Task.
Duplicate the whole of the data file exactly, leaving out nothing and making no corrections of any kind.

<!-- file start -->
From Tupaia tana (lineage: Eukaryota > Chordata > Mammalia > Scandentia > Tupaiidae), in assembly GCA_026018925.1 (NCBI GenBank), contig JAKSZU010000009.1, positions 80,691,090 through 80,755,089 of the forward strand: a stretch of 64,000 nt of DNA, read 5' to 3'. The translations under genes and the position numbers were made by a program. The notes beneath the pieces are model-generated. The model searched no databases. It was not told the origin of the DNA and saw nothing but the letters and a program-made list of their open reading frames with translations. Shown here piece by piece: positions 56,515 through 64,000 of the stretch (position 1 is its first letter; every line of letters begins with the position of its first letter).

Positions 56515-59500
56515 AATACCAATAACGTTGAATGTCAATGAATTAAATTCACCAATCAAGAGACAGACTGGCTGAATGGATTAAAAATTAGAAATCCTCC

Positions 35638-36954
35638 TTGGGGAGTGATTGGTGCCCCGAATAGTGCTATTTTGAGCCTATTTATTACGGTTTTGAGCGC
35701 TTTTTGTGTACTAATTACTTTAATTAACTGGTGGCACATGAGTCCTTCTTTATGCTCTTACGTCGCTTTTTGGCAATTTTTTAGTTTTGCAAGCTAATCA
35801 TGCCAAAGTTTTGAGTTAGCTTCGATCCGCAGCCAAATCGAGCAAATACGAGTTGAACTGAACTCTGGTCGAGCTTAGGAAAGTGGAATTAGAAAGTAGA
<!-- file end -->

From Tupaia tana (lineage: Eukaryota > Chordata > Mammalia > Scandentia > Tupaiidae), in assembly GCA_026018925.1 (NCBI GenBank), contig JAKSZU010000009.1, positions 80,691,090 through 80,755,089 of the forward strand: a stretch of 64,000 nt of DNA, read 5' to 3'. The translations under genes and the position numbers were made by a program. The notes beneath the pieces are model-generated. The model searched no databases. It was not told the origin of the DNA and saw nothing but the letters and a program-made list of their open reading frames with translations. Shown here piece by piece: positions 56,515 through 64,000 of the stretch (position 1 is its first letter; every line of letters begins with the position of its first letter).

Positions 56515-59500
56515 AATACCAATAACGTTGAATGTCAATGAATTAAATTCACCAATCAAGAGACAGACTGGCTGAATGGATTAAAAATTAGAAATCCTCC

Positions 35638-36954
35638 TTGGGGAGTGATTGGTGCCCCGAATAGTGCTATTTTGAGCCTATTTATTACGGTTTTGAGCGC
35701 TTTTTGTGTACTAATTACTTTAATTAACTGGTGGCACATGAGTCCTTCTTTATGCTCTTACGTCGCTTTTTGGCAATTTTTTAGTTTTGCAAGCTAATCA
35801 TGCCAAAGTTTTGAGTTAGCTTCGATCCGCAGCCAAATCGAGCAAATACGAGTTGAACTGAACTCTGGTCGAGCTTAGGAAAGTGGAATTAGAAAGTAGA